Cyber Warfare: What to Do About the Inside Man (and Other Lessons Learned)

The age of cyber warfare has begun. With companies needing to not only worry about threats from the world around them, but also from within, as evidenced by the recent Edward Snowden case, it is as important as ever for organizations around the world to develop cyber defenses to thwart would-be attackers.

The government, on the other hand, also has the added task of coming up with ways to go on the offensive, taking on any potential opponents before they have the chance to strike, possibly crippling our nation’s military’s ability to defend us from outside threats. What exactly has been learned from the Edward Snowden case, and how can those lessons be applied toward defending ourselves from both inside and outside threats going forward? A recent article by talks about just that.

The Two-Man Rule

In the past, company and government officials were left to their own devices. Most often, workers had access to information critical to a variety of operations. It was only a matter of an individual having an agenda for sensitive data to be compromised and given away to both competitors and those who the information affects the most.

To stop such incidents, a two-man rule has been established. With the two-man rule, two individuals must now sign off when sensitive information is dispensed, especially when working in systems containing proprietary or classified information. Much like the nuclear weapon operators of the past, no one individual has access to the system, thus reducing the chance that vital information is stolen.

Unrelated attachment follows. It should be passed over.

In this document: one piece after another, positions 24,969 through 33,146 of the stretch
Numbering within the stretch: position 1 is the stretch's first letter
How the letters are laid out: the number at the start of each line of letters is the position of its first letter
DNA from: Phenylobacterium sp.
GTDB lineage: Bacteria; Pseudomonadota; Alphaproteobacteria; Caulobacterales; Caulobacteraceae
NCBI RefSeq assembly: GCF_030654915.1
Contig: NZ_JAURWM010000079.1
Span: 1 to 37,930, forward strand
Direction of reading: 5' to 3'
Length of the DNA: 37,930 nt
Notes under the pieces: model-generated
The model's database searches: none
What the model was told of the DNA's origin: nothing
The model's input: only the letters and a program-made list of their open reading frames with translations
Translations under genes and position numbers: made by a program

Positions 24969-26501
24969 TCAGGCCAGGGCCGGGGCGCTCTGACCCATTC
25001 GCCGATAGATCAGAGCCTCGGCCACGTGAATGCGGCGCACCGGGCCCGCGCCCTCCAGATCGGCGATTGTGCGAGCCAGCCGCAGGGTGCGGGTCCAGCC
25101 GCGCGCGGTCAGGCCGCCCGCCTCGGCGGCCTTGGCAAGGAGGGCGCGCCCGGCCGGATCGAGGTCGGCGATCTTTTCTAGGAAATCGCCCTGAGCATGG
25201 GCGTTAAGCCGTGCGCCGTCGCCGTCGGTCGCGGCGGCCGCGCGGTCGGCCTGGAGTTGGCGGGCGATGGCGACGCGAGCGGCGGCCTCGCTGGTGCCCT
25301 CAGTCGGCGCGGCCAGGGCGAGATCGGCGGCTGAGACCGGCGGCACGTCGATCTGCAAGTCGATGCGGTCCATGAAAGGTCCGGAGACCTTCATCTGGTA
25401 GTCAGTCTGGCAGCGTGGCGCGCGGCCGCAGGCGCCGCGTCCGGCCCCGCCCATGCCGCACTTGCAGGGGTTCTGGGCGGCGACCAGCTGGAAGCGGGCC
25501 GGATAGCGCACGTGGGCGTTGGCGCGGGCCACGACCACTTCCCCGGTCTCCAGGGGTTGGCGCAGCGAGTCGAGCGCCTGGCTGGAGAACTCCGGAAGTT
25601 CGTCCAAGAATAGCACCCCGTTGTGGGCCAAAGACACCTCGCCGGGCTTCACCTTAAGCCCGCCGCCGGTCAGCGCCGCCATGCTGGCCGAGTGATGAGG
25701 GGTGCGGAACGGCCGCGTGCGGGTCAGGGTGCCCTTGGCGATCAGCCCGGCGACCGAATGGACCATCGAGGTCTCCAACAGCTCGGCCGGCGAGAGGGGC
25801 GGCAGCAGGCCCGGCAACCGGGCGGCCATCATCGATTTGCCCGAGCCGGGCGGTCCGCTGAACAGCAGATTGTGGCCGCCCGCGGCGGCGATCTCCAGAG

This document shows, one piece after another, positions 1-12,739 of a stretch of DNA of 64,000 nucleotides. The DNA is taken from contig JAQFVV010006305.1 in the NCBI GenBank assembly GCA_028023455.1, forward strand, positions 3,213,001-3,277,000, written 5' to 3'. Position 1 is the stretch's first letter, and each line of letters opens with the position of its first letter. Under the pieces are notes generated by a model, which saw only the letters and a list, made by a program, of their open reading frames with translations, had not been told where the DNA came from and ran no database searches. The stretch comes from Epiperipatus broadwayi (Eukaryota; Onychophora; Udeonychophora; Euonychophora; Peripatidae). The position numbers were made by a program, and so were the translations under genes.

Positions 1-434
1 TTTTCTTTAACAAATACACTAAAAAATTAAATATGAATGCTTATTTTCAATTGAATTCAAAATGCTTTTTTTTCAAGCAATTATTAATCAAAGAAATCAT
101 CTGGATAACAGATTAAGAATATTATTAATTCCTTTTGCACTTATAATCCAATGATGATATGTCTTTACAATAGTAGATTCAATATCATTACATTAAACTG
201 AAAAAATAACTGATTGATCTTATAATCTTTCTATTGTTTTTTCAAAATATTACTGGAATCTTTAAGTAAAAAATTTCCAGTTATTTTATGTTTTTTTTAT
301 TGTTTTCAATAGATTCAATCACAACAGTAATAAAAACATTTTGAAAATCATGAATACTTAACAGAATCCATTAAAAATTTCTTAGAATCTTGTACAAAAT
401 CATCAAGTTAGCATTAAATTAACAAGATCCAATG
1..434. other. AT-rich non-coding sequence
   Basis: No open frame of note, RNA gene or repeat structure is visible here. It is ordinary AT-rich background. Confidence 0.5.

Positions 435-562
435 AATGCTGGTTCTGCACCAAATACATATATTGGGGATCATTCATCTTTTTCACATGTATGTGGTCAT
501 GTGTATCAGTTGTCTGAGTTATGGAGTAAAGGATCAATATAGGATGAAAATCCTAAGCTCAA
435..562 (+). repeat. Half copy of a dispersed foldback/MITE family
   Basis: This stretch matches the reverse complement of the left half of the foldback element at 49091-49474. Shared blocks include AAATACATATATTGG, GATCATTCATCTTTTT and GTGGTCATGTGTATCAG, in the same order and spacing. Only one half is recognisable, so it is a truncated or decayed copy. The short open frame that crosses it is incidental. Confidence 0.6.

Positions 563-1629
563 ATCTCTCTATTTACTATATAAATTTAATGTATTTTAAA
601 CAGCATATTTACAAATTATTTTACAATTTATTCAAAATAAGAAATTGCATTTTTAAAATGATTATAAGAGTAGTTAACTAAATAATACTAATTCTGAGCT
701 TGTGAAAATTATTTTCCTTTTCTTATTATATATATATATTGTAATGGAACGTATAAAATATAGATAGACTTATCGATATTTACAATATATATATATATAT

Failures of the Past: Information Sharing Between Departments

Is the answer to the cyber warfare question to not share any information within a company? No. Let’s take a look at an extreme case that shows what can happen if information is not shared effectively between departments: 9/11. Some of the blame for what allowed the terrorist attack on the World Trade Center dealt with the lack of communication-sharing among departments. If the right information had been shared, atrocities could have been avoided.

Now, information is being shared between governmental departments at an increased rate, even to the point of an overabundance of data being available. In essence, communication went from one extreme to the next.

Finding a Balance

The Snowden case has illustrated how classified data can get out to the world. Hopefully, the pendulum does not now swing to the extreme opposite of too little information sharing. Instead, a balance needs to be struck. Maybe the answer lies in the two-man rule, or maybe in another program altogether. What is known is that something needs to be done, first to protect vital data from exposure and second to protect the welfare, and even lives in some cases, preventing the dangers that exposing this type of information can cause.


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